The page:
Alex Salmond denies sexual misconduct claims from two members of staff

Former first minister takes Scottish government to court over allegations

Former Scottish first minister Alex Salmond said on Wednesday (August 29) he has resigned from the Scottish National Party, which he led for two decades, days after allegations of sexual misconduct became publicly known. Video: Alex Salmond

 

Scotland’s former first minister Alex Salmond has denied accusations of sexual harassment after Scottish police confirmed that they are investigating complaints against him. Mr Salmond, who has taken legal action against the Scottish government over how the complaints have been investigated, admitted on Friday that he is “no saint” and that he has flaws.

“I have made many mistakes in my life, political and personal, but I have not sexually harassed anyone and I certainly have not been engaged in criminality,” he told the BBC.

“I took the legal action I’ve taken with the greatest reluctance, for five months I’ve been going through this and my legal team have advised me that this process is defective, unjust and doesn’t allow you to state your case – you don’t get access to witnesses, you don’t see witness statements. More than that you don’t get to present your own case.”

Mr Salmond, who led the Scottish National Party (SNP) twice, was first minister from 2007 until he quit after the independence referendum in 2014. He lost his seat at Westminster in last year’s general election. His successor as first minister Nicola Sturgeon confirmed on Friday that two people had made complaints against Mr Salmond dating from his time in office at Holyrood.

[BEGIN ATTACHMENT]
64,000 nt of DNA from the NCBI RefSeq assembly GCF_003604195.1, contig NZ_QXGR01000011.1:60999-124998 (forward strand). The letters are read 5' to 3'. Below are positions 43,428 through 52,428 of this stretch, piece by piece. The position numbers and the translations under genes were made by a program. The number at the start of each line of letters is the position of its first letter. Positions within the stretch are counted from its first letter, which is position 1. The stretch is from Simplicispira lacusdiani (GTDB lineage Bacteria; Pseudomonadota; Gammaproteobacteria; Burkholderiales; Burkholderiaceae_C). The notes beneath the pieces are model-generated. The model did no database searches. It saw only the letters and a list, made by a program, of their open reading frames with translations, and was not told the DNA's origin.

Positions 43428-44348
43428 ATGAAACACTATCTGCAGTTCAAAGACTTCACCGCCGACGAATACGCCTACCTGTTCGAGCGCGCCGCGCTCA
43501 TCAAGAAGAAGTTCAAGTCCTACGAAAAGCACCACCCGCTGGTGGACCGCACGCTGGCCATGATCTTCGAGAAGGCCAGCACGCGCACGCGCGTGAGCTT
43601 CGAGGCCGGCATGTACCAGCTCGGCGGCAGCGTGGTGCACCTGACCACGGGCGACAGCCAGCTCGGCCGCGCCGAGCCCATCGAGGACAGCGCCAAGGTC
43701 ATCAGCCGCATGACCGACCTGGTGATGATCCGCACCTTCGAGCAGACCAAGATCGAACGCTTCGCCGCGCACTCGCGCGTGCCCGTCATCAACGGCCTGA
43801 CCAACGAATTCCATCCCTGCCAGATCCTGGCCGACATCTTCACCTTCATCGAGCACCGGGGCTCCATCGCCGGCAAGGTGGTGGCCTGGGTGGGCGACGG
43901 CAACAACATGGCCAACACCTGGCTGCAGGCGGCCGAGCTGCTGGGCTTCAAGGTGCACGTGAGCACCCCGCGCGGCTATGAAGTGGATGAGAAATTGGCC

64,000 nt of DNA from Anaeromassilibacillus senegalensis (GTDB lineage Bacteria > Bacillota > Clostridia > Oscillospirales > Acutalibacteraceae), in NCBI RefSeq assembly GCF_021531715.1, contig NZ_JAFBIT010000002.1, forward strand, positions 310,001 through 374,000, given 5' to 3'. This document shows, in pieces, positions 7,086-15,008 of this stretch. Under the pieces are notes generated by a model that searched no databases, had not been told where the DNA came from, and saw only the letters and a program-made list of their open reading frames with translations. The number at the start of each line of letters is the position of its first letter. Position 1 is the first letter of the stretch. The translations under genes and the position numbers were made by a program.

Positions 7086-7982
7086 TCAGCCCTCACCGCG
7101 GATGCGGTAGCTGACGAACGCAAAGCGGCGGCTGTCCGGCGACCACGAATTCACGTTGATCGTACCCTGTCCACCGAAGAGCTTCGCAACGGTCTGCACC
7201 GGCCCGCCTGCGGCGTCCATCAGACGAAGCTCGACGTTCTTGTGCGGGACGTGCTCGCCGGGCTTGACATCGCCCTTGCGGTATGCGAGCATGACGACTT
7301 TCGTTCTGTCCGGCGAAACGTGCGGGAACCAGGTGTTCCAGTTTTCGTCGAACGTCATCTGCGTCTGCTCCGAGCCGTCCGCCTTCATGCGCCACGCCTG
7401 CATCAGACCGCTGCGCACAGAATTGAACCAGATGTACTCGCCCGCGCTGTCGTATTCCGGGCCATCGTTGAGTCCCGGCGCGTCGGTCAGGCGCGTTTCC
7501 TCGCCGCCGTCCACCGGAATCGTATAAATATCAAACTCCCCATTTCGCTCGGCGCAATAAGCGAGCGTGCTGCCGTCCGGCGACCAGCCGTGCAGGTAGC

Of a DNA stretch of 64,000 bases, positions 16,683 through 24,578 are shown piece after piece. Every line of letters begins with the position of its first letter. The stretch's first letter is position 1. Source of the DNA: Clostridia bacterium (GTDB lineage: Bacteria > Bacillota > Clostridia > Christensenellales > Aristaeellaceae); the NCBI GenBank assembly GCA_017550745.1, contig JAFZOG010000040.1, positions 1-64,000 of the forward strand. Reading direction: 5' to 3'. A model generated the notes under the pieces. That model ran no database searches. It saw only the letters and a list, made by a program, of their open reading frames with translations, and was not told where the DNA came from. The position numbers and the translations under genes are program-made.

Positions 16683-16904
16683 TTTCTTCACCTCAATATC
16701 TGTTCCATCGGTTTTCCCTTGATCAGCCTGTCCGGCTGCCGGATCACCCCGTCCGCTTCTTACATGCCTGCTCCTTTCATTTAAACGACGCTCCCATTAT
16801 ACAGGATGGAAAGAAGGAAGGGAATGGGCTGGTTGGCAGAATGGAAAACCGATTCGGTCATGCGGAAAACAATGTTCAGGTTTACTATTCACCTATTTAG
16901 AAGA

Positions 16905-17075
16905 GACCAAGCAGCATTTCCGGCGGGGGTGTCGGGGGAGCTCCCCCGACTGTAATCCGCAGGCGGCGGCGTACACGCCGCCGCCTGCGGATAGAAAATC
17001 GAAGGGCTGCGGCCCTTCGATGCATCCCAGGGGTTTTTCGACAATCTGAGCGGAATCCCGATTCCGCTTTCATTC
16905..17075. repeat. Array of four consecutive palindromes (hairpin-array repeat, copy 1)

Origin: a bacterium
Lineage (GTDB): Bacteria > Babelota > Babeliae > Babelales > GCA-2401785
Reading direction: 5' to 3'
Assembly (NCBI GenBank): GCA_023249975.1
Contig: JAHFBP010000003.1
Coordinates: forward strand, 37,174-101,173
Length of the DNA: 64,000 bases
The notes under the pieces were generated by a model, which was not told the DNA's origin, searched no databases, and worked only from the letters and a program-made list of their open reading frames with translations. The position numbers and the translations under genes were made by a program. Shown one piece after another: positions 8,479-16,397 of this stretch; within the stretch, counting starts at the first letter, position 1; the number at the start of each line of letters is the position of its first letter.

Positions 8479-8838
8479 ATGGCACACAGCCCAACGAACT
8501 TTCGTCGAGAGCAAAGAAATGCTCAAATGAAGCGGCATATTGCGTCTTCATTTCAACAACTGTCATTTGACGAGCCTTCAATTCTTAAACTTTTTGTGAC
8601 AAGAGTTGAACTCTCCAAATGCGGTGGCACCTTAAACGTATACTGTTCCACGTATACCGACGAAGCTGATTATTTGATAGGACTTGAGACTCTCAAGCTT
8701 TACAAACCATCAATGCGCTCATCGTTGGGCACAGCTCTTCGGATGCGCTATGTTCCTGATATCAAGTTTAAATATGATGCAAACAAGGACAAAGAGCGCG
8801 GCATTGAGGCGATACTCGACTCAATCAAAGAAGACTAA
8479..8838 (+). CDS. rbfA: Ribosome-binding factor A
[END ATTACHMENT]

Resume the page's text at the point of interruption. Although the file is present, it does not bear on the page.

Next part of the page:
“These complaints have been considered since then under a procedure covering ministers and former ministers that was agreed by me in December 2017 in the wake of public concern about harassment. Although I have been aware for some time of the fact of the investigation – initially from Alex Salmond – I have had no role in the process, and to have referred to it before now would have compromised the integrity of the internal investigation, which I was not prepared to do,” she said.

‘Difficult situation’

Ms Sturgeon said her relationship with Mr Salmond, with whom she served as deputy first minister, made the investigation “an extremely difficult situation” for her but insisted that due process must be followed.

“Everybody knows the length and closeness of my relationship to Alex Salmond and I think people will understand how difficult this is for me and for my party. This will be extremely upsetting to members of the SNP up and down the country. It’s a difficult situation but what is important is that complaints are treated seriously, regardless of who the person complained about is. That is a principle that cannot be applied selectively no matter how difficult that may be for me, my party or for others,” she said.

Mr Salmond was told of the allegations in March and he sought to resolve the complaints privately since then, using mediation, conciliation and arbitration. The Scottish government told him on Wednesday that they would make the complaints and the investigation public and the Daily Record reported them late on Thursday. Mr Salmond said on Friday that he is seeking a judicial review of the way the complaints have been handled.

“If I lose then I will have to answer to the complaints both comprehensively and publicly. Until then I am bound to say nothing which would impinge on the court proceedings,” he said.